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Cuthbert Tunstall's father was Thomas Tunstal whose first wife was Alice Neville, but she was not Cuthbert's mother. His mother was a daughter of Sir John Conyers of Hornby Castle which is in Hackforth, Yorkshire. At the time of Cuthbert's birth his parents were not married and it appears that, when he was young, he was sent to work as a kitchen boy in the household of Sir Thomas Holland. After working in that role for two years, by which time his parents had married, Cuthbert returned to live with his father who had provided a good education for his son.
Cuthbert was educated at Balliol College, Oxford, which he entered in 1491, but it is recorded that left because of the plague. If this is correct then he must have left in 1493 since certainly the plague struck Oxford in that year. We also know that he entered King's Hall, Cambridge in 1496. The fact that there are three missing years here must leave some doubt about the veracity of the story that he left Oxford at the time of plague. Some 50 years later King's Hall became part of Trinity College when it was founded by Henry VIII. Although the length of Cuthbert's time in Oxford is in some doubt, there is no doubt in the fact that he left both Oxford and Cambridge without taking a degree.
Between 1499 and 1505 Tunstall studied Canon and Roman law at Padua. Certainly here he gained two degrees and achieved an outstanding reputation as a scholar of great proficiency in Greek, Latin, and mathematics. Near the end of his time in Italy, in 1505, Tunstall visited Rome. On his return to England he entered the Church, obtaining the parish of Barmston in Yorkshire although at this stage he had not been ordained. He was then rector of a number of different parishes such as Stanhope, Durham in 1508, Aldridge, Staffordshire in 1509, before being ordained subdeacon on 25 March 1509 and deacon on 7 April 1509. He was the rector of Sutton Veny, Wiltshire, followed by Steeple Langford, Wiltshire and then East Peckham, Kent. During his time East Peckham he was ordained a priest in April 1511. Archbishop William Warham had recognised his talents in 1509 and arranged a number of positions for Tunstall which brought him to the attention of the court of Henry VIII. He became canon of Lincoln in 1514, archdeacon of Chester in 1515.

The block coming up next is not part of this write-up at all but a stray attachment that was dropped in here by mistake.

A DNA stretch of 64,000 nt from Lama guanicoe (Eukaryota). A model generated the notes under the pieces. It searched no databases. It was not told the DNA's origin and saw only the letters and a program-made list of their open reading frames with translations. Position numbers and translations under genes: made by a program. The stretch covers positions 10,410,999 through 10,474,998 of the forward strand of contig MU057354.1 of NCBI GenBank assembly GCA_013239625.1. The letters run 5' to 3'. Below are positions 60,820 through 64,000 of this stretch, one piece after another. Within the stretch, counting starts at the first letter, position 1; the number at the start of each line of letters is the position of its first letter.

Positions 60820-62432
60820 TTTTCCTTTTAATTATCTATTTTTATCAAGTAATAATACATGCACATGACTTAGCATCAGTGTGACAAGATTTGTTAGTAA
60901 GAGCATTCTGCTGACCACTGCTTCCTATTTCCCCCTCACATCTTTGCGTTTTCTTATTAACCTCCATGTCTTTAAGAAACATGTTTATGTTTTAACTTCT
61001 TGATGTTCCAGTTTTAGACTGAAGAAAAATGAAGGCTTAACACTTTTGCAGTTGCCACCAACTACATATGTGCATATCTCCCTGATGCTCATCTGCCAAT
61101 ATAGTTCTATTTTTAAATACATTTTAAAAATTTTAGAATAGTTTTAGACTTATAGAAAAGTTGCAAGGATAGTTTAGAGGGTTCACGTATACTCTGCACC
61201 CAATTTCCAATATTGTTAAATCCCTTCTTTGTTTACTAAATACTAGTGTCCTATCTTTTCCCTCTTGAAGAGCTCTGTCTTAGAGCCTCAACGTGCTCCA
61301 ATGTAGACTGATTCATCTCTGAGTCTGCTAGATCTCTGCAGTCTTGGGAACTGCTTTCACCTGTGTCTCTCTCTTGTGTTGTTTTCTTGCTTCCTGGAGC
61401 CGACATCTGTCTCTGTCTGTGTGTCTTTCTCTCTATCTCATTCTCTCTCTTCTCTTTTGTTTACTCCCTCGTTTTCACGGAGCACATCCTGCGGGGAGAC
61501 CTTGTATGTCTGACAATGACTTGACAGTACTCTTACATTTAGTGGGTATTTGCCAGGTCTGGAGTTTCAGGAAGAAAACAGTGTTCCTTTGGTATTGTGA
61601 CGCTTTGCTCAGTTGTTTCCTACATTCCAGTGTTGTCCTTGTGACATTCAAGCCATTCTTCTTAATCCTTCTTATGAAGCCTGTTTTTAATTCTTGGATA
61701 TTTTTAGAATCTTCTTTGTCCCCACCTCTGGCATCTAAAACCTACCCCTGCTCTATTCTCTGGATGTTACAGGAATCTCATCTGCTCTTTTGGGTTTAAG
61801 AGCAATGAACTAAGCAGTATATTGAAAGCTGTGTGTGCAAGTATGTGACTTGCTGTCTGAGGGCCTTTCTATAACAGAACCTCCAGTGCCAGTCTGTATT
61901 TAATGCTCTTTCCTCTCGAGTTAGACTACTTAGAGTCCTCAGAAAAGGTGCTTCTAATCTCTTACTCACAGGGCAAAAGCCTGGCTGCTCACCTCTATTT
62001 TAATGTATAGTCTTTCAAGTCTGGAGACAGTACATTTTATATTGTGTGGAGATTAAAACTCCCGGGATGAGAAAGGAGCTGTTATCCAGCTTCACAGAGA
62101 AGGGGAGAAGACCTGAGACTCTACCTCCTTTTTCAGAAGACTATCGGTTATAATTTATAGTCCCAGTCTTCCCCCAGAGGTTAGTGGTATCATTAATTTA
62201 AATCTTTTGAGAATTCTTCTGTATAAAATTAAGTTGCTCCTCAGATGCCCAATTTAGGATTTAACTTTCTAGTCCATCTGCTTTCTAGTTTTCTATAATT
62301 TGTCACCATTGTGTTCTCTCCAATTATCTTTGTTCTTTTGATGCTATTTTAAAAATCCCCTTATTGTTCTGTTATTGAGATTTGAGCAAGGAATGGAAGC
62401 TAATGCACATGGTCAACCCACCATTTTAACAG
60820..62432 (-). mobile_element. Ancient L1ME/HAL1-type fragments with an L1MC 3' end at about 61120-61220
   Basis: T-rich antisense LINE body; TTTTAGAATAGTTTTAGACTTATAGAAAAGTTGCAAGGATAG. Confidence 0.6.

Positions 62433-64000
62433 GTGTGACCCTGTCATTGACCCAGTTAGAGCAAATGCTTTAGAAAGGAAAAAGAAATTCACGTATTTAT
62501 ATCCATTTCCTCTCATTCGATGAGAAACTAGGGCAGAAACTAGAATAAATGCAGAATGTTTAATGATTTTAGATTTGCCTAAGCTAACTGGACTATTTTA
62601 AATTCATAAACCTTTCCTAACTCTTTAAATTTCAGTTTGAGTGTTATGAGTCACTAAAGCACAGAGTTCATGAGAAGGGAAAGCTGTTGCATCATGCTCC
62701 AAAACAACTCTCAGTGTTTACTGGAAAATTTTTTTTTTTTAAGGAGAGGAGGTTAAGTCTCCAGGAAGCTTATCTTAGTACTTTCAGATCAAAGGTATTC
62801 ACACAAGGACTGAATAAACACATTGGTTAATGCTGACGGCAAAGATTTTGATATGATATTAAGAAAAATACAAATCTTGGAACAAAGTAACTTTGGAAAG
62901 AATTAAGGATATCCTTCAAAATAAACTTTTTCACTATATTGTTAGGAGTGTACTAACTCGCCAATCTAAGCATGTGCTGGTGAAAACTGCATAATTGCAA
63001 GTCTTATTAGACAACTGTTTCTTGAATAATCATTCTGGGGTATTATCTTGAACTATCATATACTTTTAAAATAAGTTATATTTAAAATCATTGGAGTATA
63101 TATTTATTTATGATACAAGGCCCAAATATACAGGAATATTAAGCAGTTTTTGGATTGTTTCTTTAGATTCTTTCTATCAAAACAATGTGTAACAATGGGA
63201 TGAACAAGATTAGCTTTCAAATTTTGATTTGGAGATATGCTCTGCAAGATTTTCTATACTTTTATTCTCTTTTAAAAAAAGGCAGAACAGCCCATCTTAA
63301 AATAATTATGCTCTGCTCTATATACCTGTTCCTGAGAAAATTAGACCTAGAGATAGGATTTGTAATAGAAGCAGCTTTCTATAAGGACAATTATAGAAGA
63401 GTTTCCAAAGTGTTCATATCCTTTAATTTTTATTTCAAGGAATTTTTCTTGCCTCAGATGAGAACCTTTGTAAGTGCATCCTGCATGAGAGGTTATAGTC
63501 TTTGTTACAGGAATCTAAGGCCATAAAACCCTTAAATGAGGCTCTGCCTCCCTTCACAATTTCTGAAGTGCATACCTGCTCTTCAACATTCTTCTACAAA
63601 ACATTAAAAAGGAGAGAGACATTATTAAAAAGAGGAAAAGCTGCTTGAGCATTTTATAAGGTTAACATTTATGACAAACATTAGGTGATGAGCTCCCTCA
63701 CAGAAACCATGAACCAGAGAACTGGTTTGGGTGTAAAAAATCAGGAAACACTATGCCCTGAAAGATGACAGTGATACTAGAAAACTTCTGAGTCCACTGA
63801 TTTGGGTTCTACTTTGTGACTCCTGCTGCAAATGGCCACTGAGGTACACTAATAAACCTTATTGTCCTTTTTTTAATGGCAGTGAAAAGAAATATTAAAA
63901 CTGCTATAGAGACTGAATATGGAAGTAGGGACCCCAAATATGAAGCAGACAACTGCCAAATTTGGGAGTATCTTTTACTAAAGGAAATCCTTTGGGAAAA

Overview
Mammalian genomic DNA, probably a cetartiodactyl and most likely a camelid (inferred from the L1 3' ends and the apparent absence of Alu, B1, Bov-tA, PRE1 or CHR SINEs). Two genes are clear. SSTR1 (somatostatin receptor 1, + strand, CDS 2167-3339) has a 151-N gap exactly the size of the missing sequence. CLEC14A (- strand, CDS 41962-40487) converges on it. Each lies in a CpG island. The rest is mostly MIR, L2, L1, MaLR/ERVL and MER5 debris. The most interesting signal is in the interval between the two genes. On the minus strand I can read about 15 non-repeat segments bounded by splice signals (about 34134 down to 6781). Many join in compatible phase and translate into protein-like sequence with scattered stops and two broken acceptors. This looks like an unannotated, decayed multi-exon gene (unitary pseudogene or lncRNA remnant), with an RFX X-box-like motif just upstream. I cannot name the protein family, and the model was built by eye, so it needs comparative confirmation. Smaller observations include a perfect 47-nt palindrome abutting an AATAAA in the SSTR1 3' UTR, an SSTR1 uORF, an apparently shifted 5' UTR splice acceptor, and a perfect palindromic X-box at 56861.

Tunstall's association with the court of Henry VIII led to his acting in diplomatic roles and he was part of a delegation negotiating trade treaties with the duke of Burgundy in 1515. He established a reputation as a shrewd and skilful negotiator. Also during his time abroad he struck up a friendship with Erasmus who write of his:-
... besides a knowledge of Latin and Greek second to none among his countrymen, he has also a seasoned judgment and exquisite taste and, more than that, unheard-of modesty and, last but not least, a lively manner which is amusing with no loss of serious worth.
Continuing his diplomatic role Tunstall was ambassador to the court of Charles V and went with him to Aachen in October 1520 where he was crowned king of Germany in Aachen, assuming at the same time the title of Roman emperor-elect. In the spring of 1521 the imperial Diet assembled at Worms and Tunstall was again present along with Charles. After returning to England, Tunstall became Bishop of London in 1522. He wrote the first printed work published in England devoted exclusively to mathematics. It was an arithmetic book De arte supputandi libri quattuor (1522) based on Pacioli's Suma. It makes no claim to originality.
In 1525 he again acted as an ambassador to Charles V and travelled to Toledo in Spain. He fell ill with dysentery and returned to England in January 1526. In the following year he was sent on a diplomatic mission to France. He was appointed Bishop of Durham in 1530. Easton writes in :-
Although of strong religious convictions, he was humane and moderate, and was respected even by his opponents in matters of religion. While remaining faithful to the Roman Catholic dogma, he was aware that reform was needed. He would protest decisions of Henry VIII (who often kept him away from London when unpopular decisions were to be made), but once they had been made he would submit.
Tunstall also has the distinction of having the Grynaeus's edition of 1533, being the first printed edition, of Euclid's Elements in Greek dedicated to him:-
... since he had explained the calculating of numbers in such an excellent manner.
In 1537-38 he served as president of the Council of the North. He officiated at the coronation of Edward VI in February 1547, but his relations with the government became increasingly difficult. A conservative during the Reformation he was imprisoned in 1550 on a charge of treason. At first imprisonment consisted of house arrest, but later he was put in the Tower of London. He was convicted of felony and deprived of his bishopric in 1552. Reinstated the following year by Mary Tudor, Tunstall was deprived again in 1559 after refusing to swear the oath of supremacy under Elizabeth.
In  Newcombe sums up as follows:-
A gentle man given to collecting coins and gardening, he was probably the most widely respected bishop and scholar in sixteenth-century England.
Article by: J J O'Connor and E F Robertson
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|Mathematicians born in the same country|
Cross-references in MacTutor
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